Professor Alexander's work on diffusion magnetic resonance imaging (MRI)
modelling and processing has had significant and lasting impact on medical
practice. In particular, neurosurgical support systems rely on his work to
map the major connection pathways in the brain, helping the surgeons avoid
damaging them during intervention. Specific examples are in epilepsy,
where, since 2010, surgeons perform about one operation per week using
these systems, and brain tumour resection, where surgeons in Milan have
since early 2013 been using a similar system based on UCL's latest
microstructure imaging techniques. The key impact is on patients, whose
likelihood of permanent post-operative deficits in, for example, visual,
verbal or motor skills, is significantly reduced.
This case study describes how computational research in boundary problems
at Middlesex was applied to bio-imaging using Electrical Impedance
Tomography (EIT) for imaging brain function, lung function and tumour
detection, and the development of Optical Tomography of brain function in
neonates. This has resulted in the contribution of several public domain,
open source resources to the international industrial and commercial
research communities such as novel reconstruction algorithms, geometric
models for generating accurate finite element and boundary element forward
models and methods to generate subject-specific forward models which have
been exploited as detailed below. It has also resulted in two patents.
Phase unwrapping is an essential algorithmic step in any
measurement system or sensor that
seeks to determine continuous phase. Instances of such devices are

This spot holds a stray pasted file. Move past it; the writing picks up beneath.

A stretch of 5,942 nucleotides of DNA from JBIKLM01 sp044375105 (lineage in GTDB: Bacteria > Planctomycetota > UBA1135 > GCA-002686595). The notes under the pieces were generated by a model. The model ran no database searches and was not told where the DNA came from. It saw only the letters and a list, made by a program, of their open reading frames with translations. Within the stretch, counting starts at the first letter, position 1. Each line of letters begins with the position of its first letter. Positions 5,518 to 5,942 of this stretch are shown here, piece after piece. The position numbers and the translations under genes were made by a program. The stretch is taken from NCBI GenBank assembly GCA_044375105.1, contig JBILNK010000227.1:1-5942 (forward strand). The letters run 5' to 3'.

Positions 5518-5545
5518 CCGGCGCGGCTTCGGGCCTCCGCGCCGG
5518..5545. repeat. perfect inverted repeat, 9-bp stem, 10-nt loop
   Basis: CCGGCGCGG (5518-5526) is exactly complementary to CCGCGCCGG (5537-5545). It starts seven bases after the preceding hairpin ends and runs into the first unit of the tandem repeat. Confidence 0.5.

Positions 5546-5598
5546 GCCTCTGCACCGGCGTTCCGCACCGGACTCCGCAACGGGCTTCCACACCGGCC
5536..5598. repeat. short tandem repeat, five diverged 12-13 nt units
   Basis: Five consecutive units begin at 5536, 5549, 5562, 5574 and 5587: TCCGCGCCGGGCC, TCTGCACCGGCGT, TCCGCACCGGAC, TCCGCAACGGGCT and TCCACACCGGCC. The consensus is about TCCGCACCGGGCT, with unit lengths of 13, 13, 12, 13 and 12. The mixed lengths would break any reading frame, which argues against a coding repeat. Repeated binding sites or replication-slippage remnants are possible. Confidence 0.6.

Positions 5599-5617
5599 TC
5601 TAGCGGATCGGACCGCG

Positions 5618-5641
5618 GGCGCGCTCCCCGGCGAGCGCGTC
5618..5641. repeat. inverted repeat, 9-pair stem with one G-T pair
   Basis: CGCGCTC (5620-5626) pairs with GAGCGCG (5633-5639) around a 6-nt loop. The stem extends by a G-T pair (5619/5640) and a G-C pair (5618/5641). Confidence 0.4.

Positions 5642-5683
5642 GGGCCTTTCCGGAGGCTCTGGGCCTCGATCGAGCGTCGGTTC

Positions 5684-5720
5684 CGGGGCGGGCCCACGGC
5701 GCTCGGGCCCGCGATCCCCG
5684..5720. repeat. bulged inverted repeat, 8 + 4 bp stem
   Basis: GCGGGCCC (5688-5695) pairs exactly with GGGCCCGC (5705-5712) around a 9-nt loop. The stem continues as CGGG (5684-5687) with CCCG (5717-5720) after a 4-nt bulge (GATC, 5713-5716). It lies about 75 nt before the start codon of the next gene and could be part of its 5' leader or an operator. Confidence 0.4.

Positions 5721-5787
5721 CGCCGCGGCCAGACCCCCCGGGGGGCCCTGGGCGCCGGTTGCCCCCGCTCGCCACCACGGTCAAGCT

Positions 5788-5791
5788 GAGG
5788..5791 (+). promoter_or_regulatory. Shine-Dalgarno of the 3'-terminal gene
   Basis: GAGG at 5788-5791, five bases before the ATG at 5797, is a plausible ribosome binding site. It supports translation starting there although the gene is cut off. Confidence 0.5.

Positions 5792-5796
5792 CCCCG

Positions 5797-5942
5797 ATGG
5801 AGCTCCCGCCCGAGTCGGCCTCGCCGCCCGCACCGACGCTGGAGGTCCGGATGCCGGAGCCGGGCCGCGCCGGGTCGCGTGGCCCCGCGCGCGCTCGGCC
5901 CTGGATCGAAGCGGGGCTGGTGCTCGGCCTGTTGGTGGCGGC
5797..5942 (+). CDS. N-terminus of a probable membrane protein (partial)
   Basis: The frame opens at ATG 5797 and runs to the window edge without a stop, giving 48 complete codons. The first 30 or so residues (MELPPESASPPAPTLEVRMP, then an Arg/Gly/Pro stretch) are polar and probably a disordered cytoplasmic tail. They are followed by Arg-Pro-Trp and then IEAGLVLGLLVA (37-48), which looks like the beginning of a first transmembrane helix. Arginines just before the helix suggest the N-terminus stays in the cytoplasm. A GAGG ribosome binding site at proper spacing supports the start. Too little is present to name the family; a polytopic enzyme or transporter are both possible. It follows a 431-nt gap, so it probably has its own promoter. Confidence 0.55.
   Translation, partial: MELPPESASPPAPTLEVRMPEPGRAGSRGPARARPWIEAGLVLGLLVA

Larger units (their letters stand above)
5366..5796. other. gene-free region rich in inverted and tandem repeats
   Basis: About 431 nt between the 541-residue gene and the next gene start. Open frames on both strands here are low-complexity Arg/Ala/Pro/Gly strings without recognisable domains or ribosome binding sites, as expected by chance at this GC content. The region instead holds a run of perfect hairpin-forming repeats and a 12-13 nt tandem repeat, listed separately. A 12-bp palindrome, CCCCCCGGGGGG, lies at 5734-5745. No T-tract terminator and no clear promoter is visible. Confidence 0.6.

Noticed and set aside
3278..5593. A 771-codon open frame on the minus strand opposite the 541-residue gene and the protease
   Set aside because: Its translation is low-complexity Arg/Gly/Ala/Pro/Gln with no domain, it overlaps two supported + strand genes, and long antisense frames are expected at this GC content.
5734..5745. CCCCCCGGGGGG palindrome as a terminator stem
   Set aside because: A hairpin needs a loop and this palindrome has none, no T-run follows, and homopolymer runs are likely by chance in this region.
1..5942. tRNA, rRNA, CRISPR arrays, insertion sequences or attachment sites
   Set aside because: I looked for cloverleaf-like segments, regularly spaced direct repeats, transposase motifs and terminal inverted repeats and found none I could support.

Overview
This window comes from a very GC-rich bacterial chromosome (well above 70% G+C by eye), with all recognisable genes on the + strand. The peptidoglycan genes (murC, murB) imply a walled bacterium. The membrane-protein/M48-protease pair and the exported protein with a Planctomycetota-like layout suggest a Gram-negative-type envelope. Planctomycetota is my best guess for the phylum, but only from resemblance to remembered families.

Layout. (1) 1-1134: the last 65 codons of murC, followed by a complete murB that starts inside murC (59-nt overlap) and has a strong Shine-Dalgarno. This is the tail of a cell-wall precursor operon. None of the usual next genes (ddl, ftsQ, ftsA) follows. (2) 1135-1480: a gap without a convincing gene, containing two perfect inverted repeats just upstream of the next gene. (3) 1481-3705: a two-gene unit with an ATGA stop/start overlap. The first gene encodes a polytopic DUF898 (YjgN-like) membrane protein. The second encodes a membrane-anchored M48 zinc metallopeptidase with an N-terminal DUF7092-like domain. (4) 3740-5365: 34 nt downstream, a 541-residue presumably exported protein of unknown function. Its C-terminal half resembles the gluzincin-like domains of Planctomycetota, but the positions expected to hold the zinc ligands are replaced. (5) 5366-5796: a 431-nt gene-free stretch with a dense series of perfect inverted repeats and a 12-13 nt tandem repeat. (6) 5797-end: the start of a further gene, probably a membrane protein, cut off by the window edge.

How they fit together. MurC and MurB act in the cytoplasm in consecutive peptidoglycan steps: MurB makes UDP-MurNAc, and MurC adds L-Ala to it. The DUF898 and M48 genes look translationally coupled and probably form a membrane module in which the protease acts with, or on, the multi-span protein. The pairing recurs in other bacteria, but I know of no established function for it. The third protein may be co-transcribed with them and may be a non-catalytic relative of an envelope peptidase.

widespread: e.g. image
reconstruction in magnetic resonance imaging (MRI), synthetic aperture
radar (SAR) by satellite
systems, analysis of seismic data in geophysics and optical
instrumentation, to name but a few.
Without successfully solving the phase unwrapping problem these
instruments cannot function.
The topic is well developed and competition among algorithms is fierce.
In 2012 alone, some 235
papers, most of which were describing potential new algorithms, were
published in the area. But
the continuing need for high-speed, automated and robust unwrapping
algorithms poses a major
limitation on the employability of phase measuring systems.
Working originally within the context of structured light 3D measurement
systems, our research has
developed new phase image unwrapping algorithms that constitute
significance advances in
speed, automation and robustness. The work has led to adoption by
industry, as well as use in
commercial and government research centres around the globe. Our approach
since 2010 has
been to make these algorithms freely available to end users. Third parties
have gone on to
translate our algorithms into other languages, widely used numerical
software libraries have
incorporated the algorithms and there are high profile industrial users.